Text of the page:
90 Years of Detroit Country Music

Last June marked the forty-first anniversary of a monster country music fair celebrating the fiftieth anniversary of WEXL radio, Royal Oak, held at Swiss Valley Park near Utica. The organizers (who included WEXL’s Joe Patrick, and musician Ford Nix) produced an eleven-hour event of continuous entertainment. Because the station was synonymous with country and folk music from its first old-time religious broadcasts during the 1920s, to its adoption of a twenty-four-hour country music format in 1962 (the first Detroit area station to do so), the 1973 “Country Music Fair” not only represented a celebration of fifty years, but recognized the long history of country music in Detroit.

WEXL radio 1935 staff

According to Billboard magazine, the celebration began with “Sunday morning church services, and then a continuous show from 9 a.m. to 8 p.m. with six hours of live remote broadcasting.” The showcase featured Michigan-based talent, along with the Grand Ole Opry’s George Morgan, guest star of the day. [1]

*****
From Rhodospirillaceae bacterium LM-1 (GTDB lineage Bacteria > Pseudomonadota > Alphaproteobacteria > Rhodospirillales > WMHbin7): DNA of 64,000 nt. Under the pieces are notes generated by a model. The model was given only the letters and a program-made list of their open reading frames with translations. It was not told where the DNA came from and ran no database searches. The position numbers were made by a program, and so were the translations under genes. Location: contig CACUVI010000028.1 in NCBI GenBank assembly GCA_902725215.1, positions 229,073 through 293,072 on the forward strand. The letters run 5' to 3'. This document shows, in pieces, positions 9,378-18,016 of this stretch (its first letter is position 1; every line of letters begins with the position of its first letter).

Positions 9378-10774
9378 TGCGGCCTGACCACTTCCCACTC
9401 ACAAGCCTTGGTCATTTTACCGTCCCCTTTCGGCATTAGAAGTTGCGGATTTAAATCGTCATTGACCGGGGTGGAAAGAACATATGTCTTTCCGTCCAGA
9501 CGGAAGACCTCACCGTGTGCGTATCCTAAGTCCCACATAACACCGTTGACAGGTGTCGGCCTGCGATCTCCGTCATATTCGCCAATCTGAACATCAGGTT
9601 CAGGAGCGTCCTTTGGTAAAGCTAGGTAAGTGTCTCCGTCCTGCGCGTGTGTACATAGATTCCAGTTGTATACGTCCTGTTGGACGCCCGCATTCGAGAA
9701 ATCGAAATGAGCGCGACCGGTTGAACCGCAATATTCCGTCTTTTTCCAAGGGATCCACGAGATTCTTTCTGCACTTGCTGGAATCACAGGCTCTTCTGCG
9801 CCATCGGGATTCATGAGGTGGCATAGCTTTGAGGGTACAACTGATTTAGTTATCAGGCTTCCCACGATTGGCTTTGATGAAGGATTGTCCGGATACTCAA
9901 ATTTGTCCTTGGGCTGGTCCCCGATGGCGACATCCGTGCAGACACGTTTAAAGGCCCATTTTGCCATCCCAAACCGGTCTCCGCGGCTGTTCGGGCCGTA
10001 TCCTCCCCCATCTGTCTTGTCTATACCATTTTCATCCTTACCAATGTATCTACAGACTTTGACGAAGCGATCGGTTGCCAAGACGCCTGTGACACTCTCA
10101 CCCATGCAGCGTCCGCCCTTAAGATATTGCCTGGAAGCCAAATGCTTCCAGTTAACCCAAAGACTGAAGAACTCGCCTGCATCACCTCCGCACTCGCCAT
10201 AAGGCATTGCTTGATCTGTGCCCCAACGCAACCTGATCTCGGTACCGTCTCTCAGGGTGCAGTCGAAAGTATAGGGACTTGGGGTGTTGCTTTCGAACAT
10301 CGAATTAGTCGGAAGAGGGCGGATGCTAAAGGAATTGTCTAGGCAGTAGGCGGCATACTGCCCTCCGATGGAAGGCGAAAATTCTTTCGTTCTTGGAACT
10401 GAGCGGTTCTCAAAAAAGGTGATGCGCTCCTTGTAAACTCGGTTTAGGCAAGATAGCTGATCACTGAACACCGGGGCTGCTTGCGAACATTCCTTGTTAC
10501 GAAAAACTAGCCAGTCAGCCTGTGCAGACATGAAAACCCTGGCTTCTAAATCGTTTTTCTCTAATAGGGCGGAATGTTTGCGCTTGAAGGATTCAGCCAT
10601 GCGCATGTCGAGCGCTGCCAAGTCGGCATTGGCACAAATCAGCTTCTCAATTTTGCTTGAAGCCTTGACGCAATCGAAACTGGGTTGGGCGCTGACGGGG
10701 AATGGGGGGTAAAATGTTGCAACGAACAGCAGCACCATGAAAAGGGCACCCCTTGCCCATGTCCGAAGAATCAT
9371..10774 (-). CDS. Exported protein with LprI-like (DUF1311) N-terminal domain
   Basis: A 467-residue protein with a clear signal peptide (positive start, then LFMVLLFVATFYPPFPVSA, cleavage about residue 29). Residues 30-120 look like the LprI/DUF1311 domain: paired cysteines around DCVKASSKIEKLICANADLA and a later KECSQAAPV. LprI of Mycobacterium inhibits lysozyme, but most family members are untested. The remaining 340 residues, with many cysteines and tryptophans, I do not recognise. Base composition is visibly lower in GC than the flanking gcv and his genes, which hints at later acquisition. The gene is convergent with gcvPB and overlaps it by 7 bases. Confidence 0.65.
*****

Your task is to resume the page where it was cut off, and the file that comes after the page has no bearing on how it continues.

In his 1948 self-published biography, WEXL founder Jacob B. Sparks wrote that the station was created by Robert Miller and his father A.G. Miller in 1924, with the original call letters WAGM. “The station was the third in Michigan and the 298th in the United States,” wrote Sparks. [2]

WEXL 1948

Cover of 50 Years of Detroit Country Music

By 1929, the Millers decided they bit off more than they could chew, and Sparks created the Royal Oak Broadcasting Company to purchase the station. From then on, religious programming performed by local musicians dominated its schedule, although by the end of the following decade WEXL boasted several cowboy and Hawaiian music shows.

During the years after World War II and into the 1950s, Cousin George Cross and Jack Ihrie presided over the “Sagebrush Melodies” record party during the middle of the day. Ihrie in particular proved a popular emcee at major country music events in Detroit. In 1962, the station went all-country with guidelines requiring disk jockeys to air popular records compiled in WEXL listener surveys, at least one record by a local artist every hour, at least one religious song each shift, and listener requests. WEXL also broadcast live music from local nightclubs. By 1967, the WEXL Country Club boasted 50,000 fan members.